Zambia (2): Day Two : Kanyemba Lodge

The following morning we took a short walk with one of the camp staff, Stafford, to his local village, which was situated just beyond a huge banana plantation, where they grew and then packaged bananas for distribution all over Africa.

The village was considerably spread out, with approximately 100 homes, housing up to about 10 people in each family. Various produce was available for purchase in the village (camera icon), and we could see how they had to get their water from a single pump (camera icon).

We always encourage guests to make a visit like this if they can. The world of the safari park and safari lodge is actually so artificial, and it seems a shame to come all this way and not actually get to see the ‘real’ Africa, i.e. its people and their homes.

Later in the morning it was of course time to go fishing once more. Although Jack had brought all his own gear, the camps always have fishing gear to lend to guests (although not always fly fishing equipment), and the boat guide will do everything for you, bar the actual catching of the fish (and even that, if you can't manage it yourself). Thus he will bait your hook, land the fish once brought up to the boat, safely present it to you so that you can proudly get your photograph taken (camera icon), and then release it back into the river.

As I say, I had never fished in my life before, but I soon mastered the art of striking hard once the fish took the bait, followed by the sheer excitement, and considerable physical effort, of reeling it in, seeing it fight every inch of the way. I don’t think I would want to do it, though, if it wasn’t on a catch-and-replace basis.

On this particular occasion we were accompanied by another (lady) tour operator, who also had never fished previously, but who managed to catch a total of six Tiger Fish (camera icon), compared to the total of four that Jack and I managed to catch between us – to (especially) Jack’s, considerable embarrassment. He'd even tried fishing from the river bank itself (camera icon).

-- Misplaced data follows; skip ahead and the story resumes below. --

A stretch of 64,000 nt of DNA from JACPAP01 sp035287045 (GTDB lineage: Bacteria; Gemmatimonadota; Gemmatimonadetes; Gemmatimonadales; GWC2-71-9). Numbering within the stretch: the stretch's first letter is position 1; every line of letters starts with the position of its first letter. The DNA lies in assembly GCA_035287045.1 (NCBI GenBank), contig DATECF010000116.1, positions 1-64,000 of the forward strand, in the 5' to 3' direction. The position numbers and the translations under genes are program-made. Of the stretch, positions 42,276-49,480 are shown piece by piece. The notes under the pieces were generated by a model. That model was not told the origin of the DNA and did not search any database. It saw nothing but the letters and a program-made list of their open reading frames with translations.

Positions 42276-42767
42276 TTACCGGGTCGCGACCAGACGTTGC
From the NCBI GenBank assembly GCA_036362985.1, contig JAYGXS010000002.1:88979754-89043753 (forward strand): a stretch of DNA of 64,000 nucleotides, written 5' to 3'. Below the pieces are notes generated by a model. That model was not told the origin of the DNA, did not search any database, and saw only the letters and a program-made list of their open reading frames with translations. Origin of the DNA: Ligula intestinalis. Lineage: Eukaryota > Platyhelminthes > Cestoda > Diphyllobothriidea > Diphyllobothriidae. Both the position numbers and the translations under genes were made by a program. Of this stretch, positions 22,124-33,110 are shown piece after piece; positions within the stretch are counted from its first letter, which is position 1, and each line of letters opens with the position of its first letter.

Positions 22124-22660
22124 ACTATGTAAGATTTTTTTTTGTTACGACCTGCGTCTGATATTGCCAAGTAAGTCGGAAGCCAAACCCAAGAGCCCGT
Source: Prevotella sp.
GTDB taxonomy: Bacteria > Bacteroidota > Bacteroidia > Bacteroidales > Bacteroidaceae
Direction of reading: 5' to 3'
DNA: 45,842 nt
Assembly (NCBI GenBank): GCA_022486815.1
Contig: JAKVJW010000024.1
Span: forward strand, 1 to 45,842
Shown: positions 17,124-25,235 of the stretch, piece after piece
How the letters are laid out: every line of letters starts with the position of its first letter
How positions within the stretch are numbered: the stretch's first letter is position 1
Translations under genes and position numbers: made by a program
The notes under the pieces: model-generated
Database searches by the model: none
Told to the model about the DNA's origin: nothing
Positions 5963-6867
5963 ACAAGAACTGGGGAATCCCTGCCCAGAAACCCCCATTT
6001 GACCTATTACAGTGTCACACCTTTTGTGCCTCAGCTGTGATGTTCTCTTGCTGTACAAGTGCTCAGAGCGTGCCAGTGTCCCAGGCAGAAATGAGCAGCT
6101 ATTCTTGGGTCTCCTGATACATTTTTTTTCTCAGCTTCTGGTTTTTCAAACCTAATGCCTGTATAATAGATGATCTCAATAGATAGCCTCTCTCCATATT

In the afternoon we were to go canoeing – again a brand new activity for me. This is the strength of visiting an area like this, in that, with expert help provided, you can undertake activities you would otherwise never had dreamed of doing (more later!).

Since the river is very strong running, the idea was to canoe down river for a certain distance, and then to be picked up by a boat, which would take us back, towing the canoes behind. If we’d tried to canoe back we’d still be there. Of course a complication is that the river is full of hippos (camera icon), which need to be avoided, since they could turn you over in a flash. Swimming to the crocodile-laden river bank (camera icon) wouldn’t then exactly add to the experience.

In the event it was a most exhilarating experience, and not at all physically demanding, with a strong current pushing you along your way (and a local Zambian guide in the back seat to provide the ‘engine’) (camera icon). This does also remove much of the potential danger, since he's also effectively doing the steering (and knows what he's doing).

In the evening we took a further boat ride, with various bird sightings taking pride of place, including, below, grey heron (camera icon), Egyptian geese (with elephant) (camera icon), a great white egret (camera icon) and a goliath heron (camera icon), together with a lilac-breasted roller (camera icon), opposite.



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